I’ll be speaking at Hope Presbyterian Church in Richfield, MN, tomorrow morning. I’m taking Pastor Jean Pierre Gatera with me as the church asked me to share about the refugee church and Pastor Gatera spent 20 years of his life in Kakuma refugee camp – and many of those years as a refugee pastor. I can think of no better way to introduce them to the refugee church than to give them the privilege of listening to Pastor Gatera.
Photo: This morning’s speaker (Dr. Sam George, Lausanne Movement) at the COMIBAM gathering
It’s been a rich couple of days here in Costa Rica. I’ve been so impressed with how God is moving in churches and missions in Latin America concerning refugees.
I’ve met with a guy who has networked with Christians from Panama to Canada to help the church show up in the lives of refugees and migrants on the move in Central America.
I’ve reconnected with a friend from Brazil who leads a ministry that serves refugees in the country, assists refugees with resettlement to Brazil and that is serving refugees in the Middle East, Central Asia and South Asia.
I heard how a mission in Argentina has a vision “One Church, One Family” that is connecting churches with refugee families in ways that offer a welcome, extend community, and assistance with integration.
…and that is just a small sample of what these brothers and sisters are doing.
I had the privilege of speaking last night about the unique role of the church in helping refugees survive and recover from forced displacement. I’ve also been give 4x 1 hour small group sessions to introduce the work of IAFR, the Refugee Highway Partnership and World Evangelical Alliance to folks here as resources to support them as they seek the welfare of refugees.
Can you tell I’m encouraged?
I spent a good part of today trying to trim everything that I could say down to what I can say in 45 minutes (including translation).
I found pencil and notepad more helpful in the creative process than keyboard and monitor.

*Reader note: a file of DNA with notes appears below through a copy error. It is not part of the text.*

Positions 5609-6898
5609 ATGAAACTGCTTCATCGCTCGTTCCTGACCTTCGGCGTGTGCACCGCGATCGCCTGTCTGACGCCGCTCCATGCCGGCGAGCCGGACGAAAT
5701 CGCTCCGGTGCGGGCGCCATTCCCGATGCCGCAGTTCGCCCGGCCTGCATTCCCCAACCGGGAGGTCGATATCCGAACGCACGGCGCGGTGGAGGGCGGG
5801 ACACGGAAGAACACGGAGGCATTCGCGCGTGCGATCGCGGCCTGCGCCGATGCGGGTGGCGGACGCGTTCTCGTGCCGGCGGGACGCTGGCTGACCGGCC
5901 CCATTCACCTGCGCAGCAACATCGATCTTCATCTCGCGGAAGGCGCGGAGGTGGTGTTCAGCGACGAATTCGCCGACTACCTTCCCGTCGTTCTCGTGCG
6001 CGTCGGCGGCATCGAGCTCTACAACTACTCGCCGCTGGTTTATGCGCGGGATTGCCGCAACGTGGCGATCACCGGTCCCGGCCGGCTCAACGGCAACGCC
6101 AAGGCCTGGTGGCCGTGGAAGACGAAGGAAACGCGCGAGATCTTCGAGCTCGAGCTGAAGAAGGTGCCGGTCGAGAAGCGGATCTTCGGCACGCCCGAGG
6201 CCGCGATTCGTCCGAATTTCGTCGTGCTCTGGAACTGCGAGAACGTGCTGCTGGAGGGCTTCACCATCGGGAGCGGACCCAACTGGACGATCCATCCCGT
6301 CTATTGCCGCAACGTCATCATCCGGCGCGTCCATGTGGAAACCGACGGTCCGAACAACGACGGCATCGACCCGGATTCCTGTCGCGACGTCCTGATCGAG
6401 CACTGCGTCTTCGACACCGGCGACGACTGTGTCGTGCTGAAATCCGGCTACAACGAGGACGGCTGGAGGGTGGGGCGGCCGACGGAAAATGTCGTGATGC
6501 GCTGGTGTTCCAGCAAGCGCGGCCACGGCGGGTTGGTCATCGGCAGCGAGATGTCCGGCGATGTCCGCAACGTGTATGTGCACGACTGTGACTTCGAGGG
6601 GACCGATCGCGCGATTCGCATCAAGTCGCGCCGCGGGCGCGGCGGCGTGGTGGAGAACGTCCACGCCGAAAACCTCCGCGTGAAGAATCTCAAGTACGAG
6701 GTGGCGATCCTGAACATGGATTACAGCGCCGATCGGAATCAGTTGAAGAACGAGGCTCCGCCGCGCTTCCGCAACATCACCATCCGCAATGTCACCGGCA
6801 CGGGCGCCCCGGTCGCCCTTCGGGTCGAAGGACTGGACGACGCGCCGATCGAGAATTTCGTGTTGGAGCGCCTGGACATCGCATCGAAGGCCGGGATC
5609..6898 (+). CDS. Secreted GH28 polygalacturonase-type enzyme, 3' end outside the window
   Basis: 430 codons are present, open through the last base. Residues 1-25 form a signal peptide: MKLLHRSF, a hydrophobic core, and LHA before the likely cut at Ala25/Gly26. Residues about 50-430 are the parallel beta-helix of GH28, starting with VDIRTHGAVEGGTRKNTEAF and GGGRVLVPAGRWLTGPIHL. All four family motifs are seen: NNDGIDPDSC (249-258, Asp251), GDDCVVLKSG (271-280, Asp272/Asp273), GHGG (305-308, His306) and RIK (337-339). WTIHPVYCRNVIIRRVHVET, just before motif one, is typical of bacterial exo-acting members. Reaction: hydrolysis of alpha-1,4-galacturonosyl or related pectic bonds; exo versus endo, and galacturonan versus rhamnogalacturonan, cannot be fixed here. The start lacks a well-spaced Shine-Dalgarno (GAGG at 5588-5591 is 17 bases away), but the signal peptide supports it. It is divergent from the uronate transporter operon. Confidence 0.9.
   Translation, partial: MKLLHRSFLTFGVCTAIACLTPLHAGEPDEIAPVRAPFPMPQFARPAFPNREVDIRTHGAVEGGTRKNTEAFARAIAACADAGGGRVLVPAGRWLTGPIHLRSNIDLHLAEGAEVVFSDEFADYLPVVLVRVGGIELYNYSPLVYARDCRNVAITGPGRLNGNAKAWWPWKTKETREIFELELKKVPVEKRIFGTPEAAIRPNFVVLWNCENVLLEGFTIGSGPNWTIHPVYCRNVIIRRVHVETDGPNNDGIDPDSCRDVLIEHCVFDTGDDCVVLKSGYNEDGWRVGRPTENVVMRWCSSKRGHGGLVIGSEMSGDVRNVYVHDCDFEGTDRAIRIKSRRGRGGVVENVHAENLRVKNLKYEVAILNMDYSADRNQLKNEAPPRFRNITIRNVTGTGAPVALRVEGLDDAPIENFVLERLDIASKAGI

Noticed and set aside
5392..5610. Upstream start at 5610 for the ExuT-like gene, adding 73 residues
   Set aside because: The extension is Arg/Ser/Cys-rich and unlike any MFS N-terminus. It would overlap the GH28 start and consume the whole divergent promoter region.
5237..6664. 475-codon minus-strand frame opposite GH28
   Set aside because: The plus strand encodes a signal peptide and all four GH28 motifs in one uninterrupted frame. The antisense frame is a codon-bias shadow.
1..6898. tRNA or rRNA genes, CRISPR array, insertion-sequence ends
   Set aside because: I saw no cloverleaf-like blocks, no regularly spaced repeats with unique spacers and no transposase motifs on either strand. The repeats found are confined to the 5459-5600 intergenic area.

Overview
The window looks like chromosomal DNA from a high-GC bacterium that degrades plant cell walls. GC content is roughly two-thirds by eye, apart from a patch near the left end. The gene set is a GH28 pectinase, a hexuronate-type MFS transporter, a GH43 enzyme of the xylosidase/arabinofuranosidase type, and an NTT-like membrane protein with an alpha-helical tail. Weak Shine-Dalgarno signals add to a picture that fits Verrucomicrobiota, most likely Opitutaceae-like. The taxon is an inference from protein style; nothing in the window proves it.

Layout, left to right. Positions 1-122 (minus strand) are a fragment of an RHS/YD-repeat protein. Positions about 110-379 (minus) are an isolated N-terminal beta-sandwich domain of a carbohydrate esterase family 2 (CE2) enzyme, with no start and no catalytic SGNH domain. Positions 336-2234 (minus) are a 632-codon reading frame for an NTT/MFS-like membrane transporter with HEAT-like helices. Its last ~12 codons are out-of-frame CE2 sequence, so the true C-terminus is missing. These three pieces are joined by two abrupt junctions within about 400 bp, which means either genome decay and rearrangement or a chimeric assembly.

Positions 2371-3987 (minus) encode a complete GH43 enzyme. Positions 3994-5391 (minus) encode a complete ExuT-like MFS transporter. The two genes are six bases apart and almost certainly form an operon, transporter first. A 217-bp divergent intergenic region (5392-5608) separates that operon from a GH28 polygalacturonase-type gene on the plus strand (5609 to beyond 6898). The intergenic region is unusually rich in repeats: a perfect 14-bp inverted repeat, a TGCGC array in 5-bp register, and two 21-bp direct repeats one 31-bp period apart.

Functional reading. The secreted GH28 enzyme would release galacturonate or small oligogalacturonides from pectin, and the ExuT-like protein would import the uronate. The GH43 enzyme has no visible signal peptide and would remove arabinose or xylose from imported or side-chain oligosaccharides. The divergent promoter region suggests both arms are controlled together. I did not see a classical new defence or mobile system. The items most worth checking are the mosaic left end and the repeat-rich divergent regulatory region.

I know I still need to do some trimming before heading to San Jose on Wednesday morning. I speak Thursday evening. Prayers welcome 🙏🏻
A Tooth Story 🦷
I also went to the dentist to get my permanent crown set into place today. The procedure was a bit more challenging than anyone anticipated as the temporary crown did not want to leave my mouth. Once they got it extracted, the permanent crown didn’t want to go in. A lot of whirring and buzzing and sanding down a neighboring wisdom tooth was needed before it finally agreed to take up its place. My mouth is still recovering.
Photo: The long and winding ramps of the Canadian Museum of Human Right take you on an uphill journey through a history of human oppression and crimes against humanity with frequent calls to learn from the past and to treat each other with dignity and respect.
Photo: The museum includes Jesus as a proponent of love and respect for our fellow man.
Walking through the museum felt very up close and personal. I was with a pastor of a local church that is 90% former refugees and a Somali Christian who fled persecution and is hoping to find refuge in Canada. Our Somali friend bought our entry tickets.
It is a walk through darkness and light. It remembers mankind at our worst while calling us to be our best. It is a testimony to our brokenness and exposes our twisted hearts. It awakens hope that we can somehow overcome our bent toward evil.
There are reminders in the daily news that we can still call down darkness and partner with the enemy who is determined to convince us that we no longer bear the image of our Creator.
But we do.
I left with fresh conviction to do what I can to call people into the life-giving kingdom of God within which hearts change and from which darkness flees.
It’s been bothering me for a while – IAFR’s social media presence has been pretty weak. While not an end in itself, social media is an powerful free resource to raise awareness of refugee realities and create hope that God is at work in the midst of human vulnerability and suffering.
I started posting more regular updates to the IAFR Facebook account a couple of weeks ago (www.facebook.com/refugeeministry). This week I resurrected the IAFR Instagram account (@IAFRefugees). It’s encouraging to see our list of followers quickly growing.